Signs Point to Yes // by Sandy Hall

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//published 2015//

I read Hall’s debut book last year, A Little Something Differentand actually found it surprisingly enjoyable.  It was relaxing fluff,  happy and funny without a lot of angst, swearing, or sex.  Plus A+ cover!  However, Hall’s second book, Signs Point to Yes, was, quite frankly, terrible.  The story made no sense, every time any of the characters did anything it just seemed like the most ridiculous and unnatural action to me ever, relationships between the main characters and their parental figures were pretty bad and never resolved – and speaking of never resolved, this book just sort of stopped without actually fixing any of the issues.

We start the book with Jane, our main character, being all angsty and annoyed because her mom has just landed her (Jane) and unpaid internship at the small college where Jane’s mom works.  Jane, we find out, doesn’t want to work near/with her mom, doesn’t want to go to college, and really appears to just not want to grow up.  In a desperate attempt to find a good reason to reject the internship, Jane agrees to work as a babysitter for her neighbor.  With a paying job lined up, her mom gives up in the internship.

The neighbors consist of three little girls, their parents, and their half-brother (conveniently close to Jane’s age).  Once Jane starts her job, it’s basically just this long boring story about her crushing on Teo, Teo crushing on  Jane, and Teo wanting to find his birth dad, whom he’s never met.

Okay, from here forward, there will definitely be spoilers to the story, because it’s impossible to get up a really good rant for this type of book without some spoilers.  Personally, I think I’m going with a 1/5 for incredibly poor plotting and irrational characters/actions.  Still, ironically, I actually liked Jane and Teo has a pair and thought their relationship was the only thing about this entire book that even kind of made sense – but it just wasn’t enough to redeem the “story”.

So.  I’m going to try and break down my reasons for thinking this story was ridiculous.  Spoilers below.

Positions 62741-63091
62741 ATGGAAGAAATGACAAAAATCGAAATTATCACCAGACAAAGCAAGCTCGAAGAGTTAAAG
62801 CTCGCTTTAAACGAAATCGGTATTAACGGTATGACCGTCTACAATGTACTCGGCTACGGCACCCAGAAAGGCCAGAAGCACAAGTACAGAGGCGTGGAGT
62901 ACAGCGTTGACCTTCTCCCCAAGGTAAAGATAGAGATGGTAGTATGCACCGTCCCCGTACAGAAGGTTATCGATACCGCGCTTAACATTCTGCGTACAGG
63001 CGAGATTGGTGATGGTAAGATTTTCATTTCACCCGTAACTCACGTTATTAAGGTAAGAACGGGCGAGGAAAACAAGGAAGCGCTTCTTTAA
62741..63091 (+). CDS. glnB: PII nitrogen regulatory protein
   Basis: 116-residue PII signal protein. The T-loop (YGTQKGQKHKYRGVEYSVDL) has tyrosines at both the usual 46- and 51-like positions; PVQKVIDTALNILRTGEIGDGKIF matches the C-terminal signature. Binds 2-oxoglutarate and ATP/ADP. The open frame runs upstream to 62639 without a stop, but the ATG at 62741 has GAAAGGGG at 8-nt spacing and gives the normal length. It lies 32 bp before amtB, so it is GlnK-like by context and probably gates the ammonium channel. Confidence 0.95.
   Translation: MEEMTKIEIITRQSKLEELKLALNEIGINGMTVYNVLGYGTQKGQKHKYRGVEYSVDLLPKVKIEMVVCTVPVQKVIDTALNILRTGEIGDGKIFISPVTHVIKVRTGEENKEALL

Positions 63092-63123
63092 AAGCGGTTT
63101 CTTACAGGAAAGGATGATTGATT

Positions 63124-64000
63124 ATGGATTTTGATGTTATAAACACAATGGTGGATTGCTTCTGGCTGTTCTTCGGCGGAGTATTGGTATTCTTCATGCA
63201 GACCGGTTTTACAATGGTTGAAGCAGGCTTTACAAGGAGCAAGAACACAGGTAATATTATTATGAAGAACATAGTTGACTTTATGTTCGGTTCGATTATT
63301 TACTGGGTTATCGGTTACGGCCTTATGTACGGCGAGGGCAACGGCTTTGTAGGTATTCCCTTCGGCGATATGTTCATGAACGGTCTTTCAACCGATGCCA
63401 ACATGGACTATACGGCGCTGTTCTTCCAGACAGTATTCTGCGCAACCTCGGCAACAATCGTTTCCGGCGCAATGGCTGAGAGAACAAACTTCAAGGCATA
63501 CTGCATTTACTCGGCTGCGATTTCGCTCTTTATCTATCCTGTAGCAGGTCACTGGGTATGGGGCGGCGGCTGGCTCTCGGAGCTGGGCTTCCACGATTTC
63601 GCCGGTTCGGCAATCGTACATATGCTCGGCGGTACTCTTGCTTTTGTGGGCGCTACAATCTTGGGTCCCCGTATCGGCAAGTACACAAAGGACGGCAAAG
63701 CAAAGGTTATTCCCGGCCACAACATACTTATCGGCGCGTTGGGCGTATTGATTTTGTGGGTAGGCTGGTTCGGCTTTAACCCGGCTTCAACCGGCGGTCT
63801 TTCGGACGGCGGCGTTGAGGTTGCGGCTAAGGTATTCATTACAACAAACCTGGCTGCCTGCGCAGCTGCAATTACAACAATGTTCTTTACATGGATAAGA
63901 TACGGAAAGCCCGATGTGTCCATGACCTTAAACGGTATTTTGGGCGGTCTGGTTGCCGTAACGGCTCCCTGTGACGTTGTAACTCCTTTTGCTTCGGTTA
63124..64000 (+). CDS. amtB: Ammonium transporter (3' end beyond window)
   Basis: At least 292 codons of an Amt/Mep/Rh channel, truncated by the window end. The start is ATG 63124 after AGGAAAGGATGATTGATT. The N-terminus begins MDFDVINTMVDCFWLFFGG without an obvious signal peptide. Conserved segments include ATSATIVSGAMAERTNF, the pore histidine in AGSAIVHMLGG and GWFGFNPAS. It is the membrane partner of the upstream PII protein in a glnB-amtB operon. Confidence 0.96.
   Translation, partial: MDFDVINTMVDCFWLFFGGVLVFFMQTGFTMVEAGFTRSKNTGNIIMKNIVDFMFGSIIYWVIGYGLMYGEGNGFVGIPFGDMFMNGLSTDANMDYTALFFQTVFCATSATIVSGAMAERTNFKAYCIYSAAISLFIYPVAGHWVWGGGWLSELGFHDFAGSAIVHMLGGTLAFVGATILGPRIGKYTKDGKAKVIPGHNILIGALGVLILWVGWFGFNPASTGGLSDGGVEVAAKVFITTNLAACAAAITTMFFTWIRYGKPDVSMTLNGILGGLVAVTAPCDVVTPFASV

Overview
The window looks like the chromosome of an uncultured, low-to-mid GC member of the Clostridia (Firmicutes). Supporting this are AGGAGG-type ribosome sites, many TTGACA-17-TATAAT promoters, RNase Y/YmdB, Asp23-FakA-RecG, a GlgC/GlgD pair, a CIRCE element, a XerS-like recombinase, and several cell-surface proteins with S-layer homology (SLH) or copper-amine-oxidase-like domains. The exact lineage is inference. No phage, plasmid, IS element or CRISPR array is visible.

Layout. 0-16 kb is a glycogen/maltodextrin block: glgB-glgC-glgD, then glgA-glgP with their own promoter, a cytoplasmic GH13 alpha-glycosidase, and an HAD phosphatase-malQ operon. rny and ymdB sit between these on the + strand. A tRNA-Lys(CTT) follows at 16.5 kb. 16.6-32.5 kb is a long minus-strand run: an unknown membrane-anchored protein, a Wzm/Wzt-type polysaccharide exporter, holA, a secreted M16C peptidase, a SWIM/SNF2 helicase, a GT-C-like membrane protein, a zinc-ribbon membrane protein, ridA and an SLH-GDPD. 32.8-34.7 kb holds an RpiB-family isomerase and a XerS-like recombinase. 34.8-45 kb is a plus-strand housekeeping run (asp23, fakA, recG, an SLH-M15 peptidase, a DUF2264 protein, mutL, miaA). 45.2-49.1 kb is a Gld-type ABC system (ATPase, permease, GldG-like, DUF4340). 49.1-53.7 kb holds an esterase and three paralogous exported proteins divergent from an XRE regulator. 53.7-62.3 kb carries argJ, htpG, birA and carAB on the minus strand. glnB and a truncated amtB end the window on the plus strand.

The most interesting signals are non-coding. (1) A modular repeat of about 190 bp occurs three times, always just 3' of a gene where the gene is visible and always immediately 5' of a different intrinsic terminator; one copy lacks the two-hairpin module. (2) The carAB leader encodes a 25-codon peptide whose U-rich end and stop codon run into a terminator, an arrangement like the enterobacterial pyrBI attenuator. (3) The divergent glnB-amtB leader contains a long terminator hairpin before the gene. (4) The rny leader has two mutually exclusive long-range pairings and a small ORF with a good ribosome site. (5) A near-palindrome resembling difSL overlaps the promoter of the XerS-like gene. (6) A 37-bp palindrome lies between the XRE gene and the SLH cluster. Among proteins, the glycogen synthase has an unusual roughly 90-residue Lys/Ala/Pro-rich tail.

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A Little Something Different

//by Sandy Hall//published 2014//

A_Little_Something_Different_for_sitejpgOkay, so I have to say right out of the box – I actually enjoyed this book.  I don’t really know how I’m supposed to categorize it (YA???), but it’s a super adorable little piece of chick lit, well-written, and so sweet it almost sends you into a sugar coma reading it.

Which, in my mind, is exactly what chick lit should do.  This book does a really fantastic job of being funny, cute, and engaging, without a whole lot swearing or shagging.  It also manages to dodge the insta-love ploy, building up a love story that actually seems completely plausible.

A Little Something Different is written, as the cover says, from multiple viewpoints.  These viewpoints are from all sorts of random people/objects/animals who see the two main players of this little love story (Gabe and Lea), around campus.  Some of them are close friends and relatives, others are people like a bus driver and a barrista at the local Starbucks.  Everyone can see that Gabe and Lea are perfect for each other, but they’re both super shy and awkward, and just don’t seem to be able to get their relationship off the ground.

This book was surprisingly (in a good way) wholesome.  It was just so nice to read a story where everyone is likable and no one is trying to normalize substance abuse or make fun of virgins.  Although Lea’s friends come up with some fake ids so they can get into some local bars and do some drinking, even that has a little caveat –

“I take it the IDs worked well?”

“They did!  Though I don’t know, I feel like something gets lost in translation by not waiting until you’re twenty-one.”  She shrugs.  “I’m not sure how often I’ll use mine.”

It’s not a big deal, but somehow Hall conveys, throughout her story, the beauty of letting things unfold naturally, of waiting, of patience. In a day and age where everyone seems so anxious to rush to the next experience, it was genuinely refreshing to read a love story that valued a slower pace.

That’s not to say that this book was without its flaws.  I really wasn’t all that interested in hearing the Bench’s thoughts on various butts that sit on it (really?  As a kid, we were never allowed to say the word “butt”, and it still just smacks of juvenile absurdity to me every time I hear someone use it), or the Squirrel’s passionate raptures about acorns; while their observations did provide a bit of insight to the story, they really just came off more as cutesy filler to me.

There was also a lot of similarity between the voices.  While overall Hall did a decent job of making different characters sound different, several of her characters were similar, and thus their voices were similar.  Gabe’s brother and Gabe’s friend, in particular, sound a lot alike.

The story is in first person present tense, which I rather hate as a general rule, but it works in this story because there are so many different voices.  Thus, the story is wherever the action is, and present tense works because I don’t have to hang out listening to the boring bits of someone’s life in between actual interesting story-moving points.

Overall, I really enjoyed the upbeat message of the story, and the way that everyone was rooting for Gabe and Lea, but not in a weird, pushy kind of way.  This is a happy, easy-going book – a perfect evening relaxation.  4/5.

(queued)